[personal profile] mjg59
(Edit to add: this issue is restricted to the mobile SKUs. Desktop parts have very different power management behaviour)

Linux 4.5 seems to have got Intel's Skylake platform (ie, 6th-generation Core CPUs) to the point where graphics work pretty reliably, which is great progress (4.4 tended to lose all my windows every so often, especially over suspend/resume). I'm even running Wayland happily. Unfortunately one of the reasons I have a laptop is that I want to be able to do things like use it on battery, and power consumption's an important part of that. Skylake continues the trend from Haswell of moving to an SoC-type model where clock and power domains are shared between components that were previously entirely independent, and so you can't enter deep power saving states unless multiple components all have the correct power management configuration. On Haswell/Broadwell this manifested in the form of Serial ATA link power management being involved in preventing the package from going into deep power saving states - setting that up correctly resulted in a reduction in full-system power consumption of about 40%[1].

I've now got a Skylake platform with a nice shiny NVMe device, so Serial ATA policy isn't relevant (the platform doesn't even expose a SATA controller). The deepest power saving state I can get into is PC3, despite Skylake supporting PC8 - so I'm probably consuming about 40% more power than I should be. And nobody seems to know what needs to be done to fix this. I've found no public documentation on the power management dependencies on Skylake. Turning on everything in Powertop doesn't improve anything. My battery life is pretty poor and the system is pretty warm.

The best thing about this is the following statement from page 64 of the 6th Generation Intel ® Processor Datasheet for U-Platforms:

Caution: Long term reliability cannot be assured unless all the Low-Power Idle States are enabled.

which is pretty concerning. Without support for states deeper than PC3, Linux is running in a configuration that Intel imply may trigger premature failure. That's obviously not good. Until this situation is improved, you probably shouldn't buy any Skylake systems if you're planning on running Linux.

[1] These patches never went upstream. Someone reported that they resulted in their SSD throwing errors and I couldn't find anybody with deeper levels of SATA experience who was interested in working on the problem. Intel's AHCI drivers for Windows do the right thing, but I couldn't find anybody at Intel who could get any information from their Windows driver team.

SATA PM Patches

Date: 2016-04-13 10:09 pm (UTC)
From: (Anonymous)
I've read your blog post about SATA PM when it was fresh, saw your patches on LKML and thought: well, everything is on it's way. Also mentioned Panel Self Refresh and friends for i915 are slowly getting in mainline, so I thought we might get to a point, where power comsumption would get in a good state and that i should spend some time optimizing my Haswell notebook again. I tried but mostly gave up and thought I needed to wait some more time. Now I just learned your SATA patches were never merged, which makes me sad about pm in Linux again :(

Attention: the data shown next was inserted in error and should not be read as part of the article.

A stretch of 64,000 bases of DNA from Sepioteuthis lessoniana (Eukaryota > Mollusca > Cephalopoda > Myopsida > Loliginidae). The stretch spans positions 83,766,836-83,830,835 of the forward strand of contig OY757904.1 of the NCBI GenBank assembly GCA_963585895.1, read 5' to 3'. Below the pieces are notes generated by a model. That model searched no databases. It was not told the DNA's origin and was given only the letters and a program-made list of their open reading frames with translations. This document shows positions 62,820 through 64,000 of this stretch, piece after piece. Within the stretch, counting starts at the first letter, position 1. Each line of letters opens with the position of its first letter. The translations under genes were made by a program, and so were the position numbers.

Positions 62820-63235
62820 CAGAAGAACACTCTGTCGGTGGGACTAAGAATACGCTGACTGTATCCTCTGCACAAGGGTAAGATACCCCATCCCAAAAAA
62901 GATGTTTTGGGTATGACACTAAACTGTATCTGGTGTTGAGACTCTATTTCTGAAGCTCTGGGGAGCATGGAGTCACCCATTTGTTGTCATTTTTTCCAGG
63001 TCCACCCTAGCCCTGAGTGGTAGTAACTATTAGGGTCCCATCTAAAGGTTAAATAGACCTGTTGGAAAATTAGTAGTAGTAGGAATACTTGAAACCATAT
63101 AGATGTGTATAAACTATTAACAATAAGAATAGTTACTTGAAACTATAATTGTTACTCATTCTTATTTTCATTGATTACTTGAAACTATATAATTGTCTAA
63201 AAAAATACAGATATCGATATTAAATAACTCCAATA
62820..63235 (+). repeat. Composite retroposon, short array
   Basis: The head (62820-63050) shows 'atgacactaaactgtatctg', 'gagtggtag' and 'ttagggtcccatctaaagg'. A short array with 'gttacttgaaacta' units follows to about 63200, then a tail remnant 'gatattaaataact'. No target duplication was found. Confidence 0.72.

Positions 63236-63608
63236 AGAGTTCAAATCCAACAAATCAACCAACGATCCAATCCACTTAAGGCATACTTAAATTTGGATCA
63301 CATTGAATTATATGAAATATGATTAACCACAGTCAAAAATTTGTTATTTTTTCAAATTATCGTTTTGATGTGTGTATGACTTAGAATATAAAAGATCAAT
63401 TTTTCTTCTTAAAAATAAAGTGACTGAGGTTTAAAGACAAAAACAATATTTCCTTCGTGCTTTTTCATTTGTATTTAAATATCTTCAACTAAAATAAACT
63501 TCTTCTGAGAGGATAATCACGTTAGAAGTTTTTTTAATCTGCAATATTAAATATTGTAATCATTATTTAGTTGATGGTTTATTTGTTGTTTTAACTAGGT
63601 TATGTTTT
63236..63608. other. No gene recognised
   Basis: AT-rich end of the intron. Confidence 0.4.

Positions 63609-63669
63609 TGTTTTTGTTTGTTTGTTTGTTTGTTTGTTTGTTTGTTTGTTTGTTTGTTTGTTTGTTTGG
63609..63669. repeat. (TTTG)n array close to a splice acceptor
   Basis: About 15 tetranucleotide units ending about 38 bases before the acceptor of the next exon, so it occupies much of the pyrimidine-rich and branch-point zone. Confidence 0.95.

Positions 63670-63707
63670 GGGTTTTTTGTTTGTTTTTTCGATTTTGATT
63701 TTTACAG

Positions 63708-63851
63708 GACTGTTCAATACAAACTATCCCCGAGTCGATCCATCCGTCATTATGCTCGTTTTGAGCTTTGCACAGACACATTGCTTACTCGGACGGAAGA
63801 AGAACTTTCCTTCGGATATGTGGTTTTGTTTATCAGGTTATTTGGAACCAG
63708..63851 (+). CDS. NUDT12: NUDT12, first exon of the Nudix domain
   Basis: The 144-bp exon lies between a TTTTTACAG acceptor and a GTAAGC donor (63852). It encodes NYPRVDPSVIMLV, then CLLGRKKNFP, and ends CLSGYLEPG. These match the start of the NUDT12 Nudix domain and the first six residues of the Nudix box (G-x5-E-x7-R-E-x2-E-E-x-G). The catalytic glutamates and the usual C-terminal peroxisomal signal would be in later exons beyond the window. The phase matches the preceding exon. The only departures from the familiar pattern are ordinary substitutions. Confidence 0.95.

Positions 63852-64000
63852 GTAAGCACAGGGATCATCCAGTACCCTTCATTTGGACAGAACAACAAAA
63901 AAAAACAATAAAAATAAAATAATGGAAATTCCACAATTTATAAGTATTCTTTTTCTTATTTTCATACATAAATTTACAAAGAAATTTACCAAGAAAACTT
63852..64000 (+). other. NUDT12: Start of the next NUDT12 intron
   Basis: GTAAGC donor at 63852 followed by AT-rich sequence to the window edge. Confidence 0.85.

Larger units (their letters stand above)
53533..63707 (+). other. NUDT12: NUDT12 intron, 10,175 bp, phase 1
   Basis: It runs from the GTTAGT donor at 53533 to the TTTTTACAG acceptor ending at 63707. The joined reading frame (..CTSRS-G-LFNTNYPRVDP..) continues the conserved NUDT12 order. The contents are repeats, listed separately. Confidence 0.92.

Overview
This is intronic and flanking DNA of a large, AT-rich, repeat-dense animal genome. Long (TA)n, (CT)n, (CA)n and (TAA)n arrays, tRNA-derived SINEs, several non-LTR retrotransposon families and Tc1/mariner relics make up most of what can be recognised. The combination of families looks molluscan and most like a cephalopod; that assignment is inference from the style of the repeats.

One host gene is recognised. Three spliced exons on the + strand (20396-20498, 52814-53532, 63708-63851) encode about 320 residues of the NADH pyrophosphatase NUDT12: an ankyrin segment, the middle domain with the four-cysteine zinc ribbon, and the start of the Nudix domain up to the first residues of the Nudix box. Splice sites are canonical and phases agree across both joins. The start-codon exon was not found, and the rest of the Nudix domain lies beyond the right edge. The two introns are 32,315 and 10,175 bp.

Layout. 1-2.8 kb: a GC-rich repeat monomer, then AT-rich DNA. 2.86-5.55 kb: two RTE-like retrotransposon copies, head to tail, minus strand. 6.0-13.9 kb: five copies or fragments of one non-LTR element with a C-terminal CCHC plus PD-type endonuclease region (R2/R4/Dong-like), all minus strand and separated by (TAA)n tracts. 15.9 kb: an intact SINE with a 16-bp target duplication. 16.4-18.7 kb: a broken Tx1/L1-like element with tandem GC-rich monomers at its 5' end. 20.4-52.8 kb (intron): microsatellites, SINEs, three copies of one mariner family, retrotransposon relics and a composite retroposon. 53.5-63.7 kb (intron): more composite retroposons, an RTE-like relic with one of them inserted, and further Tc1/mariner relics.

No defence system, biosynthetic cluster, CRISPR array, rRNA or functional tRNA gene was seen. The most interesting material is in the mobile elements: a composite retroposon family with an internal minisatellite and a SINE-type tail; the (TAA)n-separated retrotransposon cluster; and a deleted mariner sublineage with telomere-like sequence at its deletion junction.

I'm just a user, no expert at all, but If there is a possibility to give mainlining that patches another shot, i would be absolutely thankful.

Keep up the good work Mathew, it's really appreciated. You solved a lot of problems for us Linux users! :)

Wilken Haase
parttime happy linux user

Re: SATA PM Patches

Date: 2016-04-14 01:16 am (UTC)
From: (Anonymous)
The issue with SATA ALPM is that enabling that will interact badly with several SSDs, triggering *data destroying* firmware bugs in those SSDs.

And we're not talking el-cheap-o crap SSDs either, several models from Micron (datacenter) and Crucial (consumer) are included, for example... and not all of them have firmware updates that address this.

And yes, such issues do exist under the Intel ISRT Windows drivers. You really can't enable SATA ALPM by default if the device identifies itself as a SSD. I don't know if the issues with HDDs and ODDs is better, either.

Re: SATA PM Patches

Date: 2016-04-14 08:26 am (UTC)
From: (Anonymous)
1. Does this also apply to "firmware defaults" settings?

2. What does Windows do by default?

3. If the problem is with SSDs, then why we can't modify that patch to only apply to !SSD?

Re: SATA PM Patches

Date: 2016-04-14 10:23 am (UTC)
From: (Anonymous)
I thought that current RST Windows drivers do enable LPM by default. They certainly must have a long black-/whitelist though.
I guess the goal should be to do the same on Linux. There is already ATA_HORKAGE_NOLPM in libata-core.c to mark drives with broken LPM, so if you know such drives that aren't in ata_device_blacklist in libata-core.c yet, please report and/or send a patch!

Re: SATA PM Patches

Date: 2016-04-16 01:53 am (UTC)
From: [identity profile] hobbs.cleverdomain.org
Everyone else has "quirks", but libata has "horkages"? I love it.

Re: SATA PM Patches

Date: 2016-05-22 11:18 pm (UTC)
From: (Anonymous)
It would be nice if affected models would be named, at least people would be aware or steer clear of those models.


Matthew Garrett

About Matthew

Power management, mobile and firmware developer on Linux. Security developer at Google. Member of the Free Software Foundation board of directors. Ex-biologist. @mjg59 on Twitter. Content here should not be interpreted as the opinion of my employer.

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